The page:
Microservices and Docker for geographically distributed projects

The HyVar project, as with most Horizon 2020 projects, has partners from several European countries. While this is good for enabling cooperation across borders and opening up for new international collaborations, geographically distributed projects come with several challenges. One of the key issues is pulling the R&D results from each partner into a cohesive deliverable where the whole is greater than the sum of its parts.

In HyVar, the partners represent both academia and industry. Travel budgets are finite and thus the opportunities to sit down together and make things work are limited. The main output is a hybrid variability toolchain, deployed on a scalable cloud infrastructure. Each partner is responsible for their piece of the toolchain puzzle, be it a DSVL cross compiler or hybrid product reconfiguration. It is a complex pipeline where each component is critical. When face-to-face time is scarce, how can we make sure that all the pieces fit together in the end? Moreover, we do not have one implementation partner but rather many. Different partners have different approaches to software engineering; this further complicates the task of final integration.


One of our first design choices was to think of the HyVar toolchain as a collection of microservices. Microservices is an implementation strategy where a software system is constructed as a collection of independent services, each of them easily deployable, cohesive and without any coupling with other services. All services are accessed through a lightweight, open communication protocol; in our case through RESTful web APIs and JSON messages. Microservices can be considered as a specialisation of the classic service-oriented architecture (SOA) paradigm.

Why is formulating the toolchain as a collection of microservices a useful strategy? First of all, it forced us to think modularly about the whole pipeline: What are the tasks of the different components, what information do they need to perform their duty, and what are the minimum viable services. Moreover, we had to make sure that there was no shared state, which in general is a good thing. Once we had a common, agreed-upon specification, each partner could work independently without getting into discussions on implementation details. As long as each service is accessible through a web API, the toolkits and programming languages used do not matter much. This allowed each partner to use the tools and languages they felt most comfortable with to achieve their goals. As long as the specification and API is adhered to, the components should work together. Accordingly, the integration risk is greatly reduced.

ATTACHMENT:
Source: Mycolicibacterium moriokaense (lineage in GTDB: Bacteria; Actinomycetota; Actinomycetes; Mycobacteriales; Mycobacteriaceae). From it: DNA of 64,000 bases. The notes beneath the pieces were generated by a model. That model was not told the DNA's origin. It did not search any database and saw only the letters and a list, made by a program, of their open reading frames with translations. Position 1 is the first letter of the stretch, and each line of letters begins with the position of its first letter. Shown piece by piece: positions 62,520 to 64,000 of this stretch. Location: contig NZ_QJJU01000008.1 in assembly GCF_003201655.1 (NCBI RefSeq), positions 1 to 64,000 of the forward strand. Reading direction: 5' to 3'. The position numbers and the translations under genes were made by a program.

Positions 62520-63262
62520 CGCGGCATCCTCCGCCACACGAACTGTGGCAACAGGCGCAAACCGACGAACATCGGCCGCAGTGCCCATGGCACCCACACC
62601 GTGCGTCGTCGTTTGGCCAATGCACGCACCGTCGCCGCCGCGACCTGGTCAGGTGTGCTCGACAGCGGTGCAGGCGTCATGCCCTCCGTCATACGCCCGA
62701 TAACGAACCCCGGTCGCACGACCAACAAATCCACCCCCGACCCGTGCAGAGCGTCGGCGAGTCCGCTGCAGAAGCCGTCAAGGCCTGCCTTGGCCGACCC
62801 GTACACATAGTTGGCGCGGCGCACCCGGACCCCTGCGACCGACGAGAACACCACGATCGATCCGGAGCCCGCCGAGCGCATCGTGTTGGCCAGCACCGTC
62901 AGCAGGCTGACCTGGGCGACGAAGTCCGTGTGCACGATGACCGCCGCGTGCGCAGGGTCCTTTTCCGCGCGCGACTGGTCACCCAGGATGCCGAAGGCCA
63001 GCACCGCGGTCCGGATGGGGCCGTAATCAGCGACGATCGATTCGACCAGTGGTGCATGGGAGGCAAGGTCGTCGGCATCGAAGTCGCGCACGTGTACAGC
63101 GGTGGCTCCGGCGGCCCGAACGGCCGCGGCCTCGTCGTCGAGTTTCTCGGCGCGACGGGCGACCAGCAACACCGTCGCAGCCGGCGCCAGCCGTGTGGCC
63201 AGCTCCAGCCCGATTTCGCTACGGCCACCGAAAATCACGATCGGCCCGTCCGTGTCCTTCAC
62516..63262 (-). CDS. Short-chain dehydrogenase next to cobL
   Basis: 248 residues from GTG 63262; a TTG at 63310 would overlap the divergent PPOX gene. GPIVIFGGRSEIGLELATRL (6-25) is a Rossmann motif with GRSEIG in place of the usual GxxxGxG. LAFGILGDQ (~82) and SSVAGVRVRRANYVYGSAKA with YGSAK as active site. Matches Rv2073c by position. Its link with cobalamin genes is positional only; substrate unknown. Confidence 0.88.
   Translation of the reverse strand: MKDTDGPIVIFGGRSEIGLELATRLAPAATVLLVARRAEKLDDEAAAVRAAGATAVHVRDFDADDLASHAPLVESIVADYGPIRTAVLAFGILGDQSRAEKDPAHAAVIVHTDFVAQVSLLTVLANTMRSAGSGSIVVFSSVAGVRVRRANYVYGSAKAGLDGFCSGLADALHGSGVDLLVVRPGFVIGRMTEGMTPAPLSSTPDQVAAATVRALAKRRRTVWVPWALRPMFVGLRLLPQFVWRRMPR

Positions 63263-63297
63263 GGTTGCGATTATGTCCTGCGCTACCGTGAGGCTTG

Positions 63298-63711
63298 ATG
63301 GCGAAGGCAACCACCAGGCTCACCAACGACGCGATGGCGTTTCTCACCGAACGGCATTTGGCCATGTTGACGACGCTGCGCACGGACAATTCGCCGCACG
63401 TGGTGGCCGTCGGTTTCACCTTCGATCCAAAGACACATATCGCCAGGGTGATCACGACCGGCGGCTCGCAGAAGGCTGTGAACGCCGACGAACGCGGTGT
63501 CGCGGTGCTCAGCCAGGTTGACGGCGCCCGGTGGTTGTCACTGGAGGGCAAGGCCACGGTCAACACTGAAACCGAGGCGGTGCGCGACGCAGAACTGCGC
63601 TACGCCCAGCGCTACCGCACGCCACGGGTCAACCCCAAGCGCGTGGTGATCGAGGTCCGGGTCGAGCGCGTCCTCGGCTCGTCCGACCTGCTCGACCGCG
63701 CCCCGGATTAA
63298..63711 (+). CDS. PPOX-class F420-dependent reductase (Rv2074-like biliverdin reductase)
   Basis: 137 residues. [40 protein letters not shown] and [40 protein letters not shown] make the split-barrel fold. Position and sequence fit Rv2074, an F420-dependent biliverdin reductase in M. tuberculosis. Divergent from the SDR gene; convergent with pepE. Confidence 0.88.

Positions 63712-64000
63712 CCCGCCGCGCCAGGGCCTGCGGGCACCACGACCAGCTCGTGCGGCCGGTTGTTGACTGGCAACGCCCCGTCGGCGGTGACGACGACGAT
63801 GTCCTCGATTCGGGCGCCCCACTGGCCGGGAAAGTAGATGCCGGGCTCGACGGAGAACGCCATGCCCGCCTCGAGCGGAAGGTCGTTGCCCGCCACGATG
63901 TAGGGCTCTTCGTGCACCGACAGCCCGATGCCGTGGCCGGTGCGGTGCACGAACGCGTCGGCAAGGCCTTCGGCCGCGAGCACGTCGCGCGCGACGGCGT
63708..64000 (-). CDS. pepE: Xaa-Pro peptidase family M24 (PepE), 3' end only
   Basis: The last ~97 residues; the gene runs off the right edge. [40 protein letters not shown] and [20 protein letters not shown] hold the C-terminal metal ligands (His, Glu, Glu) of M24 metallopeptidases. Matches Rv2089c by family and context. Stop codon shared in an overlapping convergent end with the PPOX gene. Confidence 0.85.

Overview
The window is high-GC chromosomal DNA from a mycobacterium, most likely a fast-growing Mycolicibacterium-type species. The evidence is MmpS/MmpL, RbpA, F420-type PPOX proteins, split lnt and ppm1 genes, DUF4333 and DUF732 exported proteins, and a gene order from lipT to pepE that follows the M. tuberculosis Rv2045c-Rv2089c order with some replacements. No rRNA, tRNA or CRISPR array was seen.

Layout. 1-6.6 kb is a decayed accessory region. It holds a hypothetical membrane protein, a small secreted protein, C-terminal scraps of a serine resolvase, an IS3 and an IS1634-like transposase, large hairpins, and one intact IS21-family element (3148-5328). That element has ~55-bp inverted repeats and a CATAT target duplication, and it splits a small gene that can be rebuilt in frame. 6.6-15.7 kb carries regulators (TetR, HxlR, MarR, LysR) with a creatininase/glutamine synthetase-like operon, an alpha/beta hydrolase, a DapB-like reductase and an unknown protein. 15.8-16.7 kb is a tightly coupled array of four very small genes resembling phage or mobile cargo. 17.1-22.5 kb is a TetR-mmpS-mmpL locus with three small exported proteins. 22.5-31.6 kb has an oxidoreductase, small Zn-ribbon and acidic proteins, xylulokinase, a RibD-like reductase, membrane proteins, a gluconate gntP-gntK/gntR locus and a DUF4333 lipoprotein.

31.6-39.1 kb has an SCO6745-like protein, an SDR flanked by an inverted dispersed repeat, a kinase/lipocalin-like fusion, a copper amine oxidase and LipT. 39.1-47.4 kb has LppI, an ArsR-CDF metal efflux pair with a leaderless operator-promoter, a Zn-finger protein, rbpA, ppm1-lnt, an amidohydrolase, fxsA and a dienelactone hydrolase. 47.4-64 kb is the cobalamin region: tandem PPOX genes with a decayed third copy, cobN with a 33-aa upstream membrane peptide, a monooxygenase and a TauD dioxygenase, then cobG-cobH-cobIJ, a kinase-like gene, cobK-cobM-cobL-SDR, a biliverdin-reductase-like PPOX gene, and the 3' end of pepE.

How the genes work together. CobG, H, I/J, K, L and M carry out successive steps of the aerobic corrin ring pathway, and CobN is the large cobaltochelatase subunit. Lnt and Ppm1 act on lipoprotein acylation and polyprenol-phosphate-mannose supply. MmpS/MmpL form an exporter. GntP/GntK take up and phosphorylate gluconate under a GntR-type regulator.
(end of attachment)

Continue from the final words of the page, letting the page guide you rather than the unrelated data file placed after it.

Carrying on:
Another benefit of a microservice architecture is that it provides more flexibility when it comes to scaling the system on the cloud. Different services have different resource needs; some may require more aggressive scaling approaches. As an example, we have already identified our final binary compilation service as being particularly resource-intensive, thus requiring extra scaling and caching attention. Also, the lack of shared state eases the scaling task and has benefits on both a theoretical (our work on modelling scalable cloud services) and practical (actually making it scale) level. Being able to scale the services independently of each other makes us a lot more confident that the final product can work in real-life scenarios and not just with our test cases.

Finally, the microservice approach makes the toolchain easier to extend and modify, not the least in comparison with a classic, monolithic software system. For non-automotive domains, customer requirements may be different. Being able to shuffle services around and easily add new services makes the toolchain a lot more flexible. For instance, some clients may be wary of running the entire toolchain on a public cloud infrastructure and may want to mix in legacy components running on their existing servers. With a service-oriented approach, this is a feasible task.

Did microservices solve all of our integration challenges? In practice, there were more hurdles to overcome, especially for deployment. Having a microservice work on your computer or in the test lab is a good start, but the HyVar toolchain is meant to be running on the cloud. The cloud is not a clearly defined entity: there are multiple public cloud providers with different platforms and also various private cloud architectures. What we gained by allowing each partner implementation flexibility could easily be lost by having to make each service, with their different dependencies, work on any given cloud infrastructure. For this we turned to Docker.